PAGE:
What is DVOA?
DVOA is a statistic created by Football Outsiders and stands for Defense-adjusted Value Over Average. Translation: DVOA shows how good (or bad) you are compared to an average team. DVOA is a percentage, with a league-average DVOA being 0%.
How is DVOA calculated?
Put simply, DVOA is calculated by comparing every single play in the season to a league average baseline. It’s then adjusted for strength of opponent, game situation, and field position. Additionally, DVOA values successful plays more than other plays. A successful play is considered to be a play that gains 45% of the yards needed for a first down on first down, 60% of the yards needed on second down, and 100% of the yards needed on third and fourth downs. In other words, if you gain eleven yards on a 3rd-and-16, it matters a lot less than gaining six yards on a 3rd-and-4. DVOA is able to take this difference into account, unlike simpler statistics.
How can I interpret DVOA?
On offense, a positive DVOA means that you’re better than average while on defense, a better than average team has a negative DVOA.
What’s the reason for this discrepancy?
DVOA is a measure of how many more points you create than an average team. On offense, the best teams create more points than an average team, so their DVOA is positive. However, on defense, the best teams prevent more points than an average team, so their DVOA is negative, because they create “negative points”.
Why is DVOA better than simpler statistics like points scored and allowed?
DVOA is better than simple points scored and allowed because of its increased accuracy and predictive value.
How does DVOA gain its accuracy?
As mentioned before, DVOA is adjusted for a number of factors. In addition to the three mentioned above, DVOA is based on plays, rather than points. This is important in a couple of ways.
One, if the offense throws a pick-six, that shows up as points allowed for the defense. However, it was obviously the offense’s fault, not the defense’s. Simple statistics attribute those points to the defense, but more advanced metrics like DVOA correctly assign blame to the offense.
Two, while points allowed only records drives that end in scores, DVOA takes note of every play on every drive. For instance, let’s say that Team A gives up fourteen points and 250 yards per game, while Team B gives up fourteen points and 350 yards per game. By simple measures such as points allowed, Team A and Team B have equal defenses. However, by DVOA, it’s clear that Team’s defense is better than Team B’s on a play-by-play basis.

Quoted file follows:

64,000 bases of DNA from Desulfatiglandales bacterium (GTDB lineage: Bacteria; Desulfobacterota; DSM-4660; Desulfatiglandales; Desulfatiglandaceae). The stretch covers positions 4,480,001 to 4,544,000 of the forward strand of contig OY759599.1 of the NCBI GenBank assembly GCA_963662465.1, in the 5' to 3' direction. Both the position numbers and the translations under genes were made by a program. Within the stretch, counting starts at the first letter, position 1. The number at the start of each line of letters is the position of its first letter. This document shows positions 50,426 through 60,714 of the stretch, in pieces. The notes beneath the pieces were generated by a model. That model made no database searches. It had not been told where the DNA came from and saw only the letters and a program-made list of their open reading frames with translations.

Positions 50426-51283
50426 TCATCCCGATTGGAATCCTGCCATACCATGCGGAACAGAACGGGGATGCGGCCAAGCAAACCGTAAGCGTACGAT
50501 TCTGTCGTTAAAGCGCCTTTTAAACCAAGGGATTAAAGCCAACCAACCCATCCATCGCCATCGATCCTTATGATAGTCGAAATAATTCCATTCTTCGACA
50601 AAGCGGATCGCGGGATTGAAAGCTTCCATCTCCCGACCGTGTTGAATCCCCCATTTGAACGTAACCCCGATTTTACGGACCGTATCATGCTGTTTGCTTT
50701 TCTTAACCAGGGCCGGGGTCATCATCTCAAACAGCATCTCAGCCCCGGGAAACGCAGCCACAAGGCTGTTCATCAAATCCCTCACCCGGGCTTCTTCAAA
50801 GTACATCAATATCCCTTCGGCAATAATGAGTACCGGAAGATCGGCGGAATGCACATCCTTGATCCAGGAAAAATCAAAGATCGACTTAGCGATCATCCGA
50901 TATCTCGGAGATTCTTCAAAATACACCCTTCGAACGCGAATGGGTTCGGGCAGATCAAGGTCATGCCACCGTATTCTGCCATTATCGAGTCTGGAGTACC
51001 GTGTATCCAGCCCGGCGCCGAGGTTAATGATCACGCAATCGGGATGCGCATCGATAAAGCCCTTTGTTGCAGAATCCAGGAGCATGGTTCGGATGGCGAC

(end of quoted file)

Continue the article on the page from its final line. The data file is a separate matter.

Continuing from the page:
Are there any other details I should know?
There’s one important factor we’ve only mentioned so far, and that’s DVOA’s adjustment for field position. If your quarterback throws an interception and your opponent starts their position on your one yard-line, then it’s very likely, even if your defense is spectacular, that you’ll give up a touchdown. The opposite is true as well. DVOA gives your offense more credit for long drives than for possessions that begin in your opponent’s red zone.
Simple statistics don’t measure that. To them, a one yard drive for a touchdown is equal to a methodical fourteen play, ninety-two yard drive for a score.
There are various other permutations of DVOA that we won’t discuss in this particular article. One notable one, however, is DYAR, which is DVOA but in a cumulative statistic, rather than a rate one.
In future football articles, we’ll be using DVOA a lot more, and I hope you find this FAQ useful so you’ll be able to be a more discerning football fan. And, even if you still don’t understand it, it’s a fancy sounding statistic with an acronym; just using it in a sentence makes you sound about three times as smart.
Pingback: How Good is Denver’s Defense? | Sushi on Sports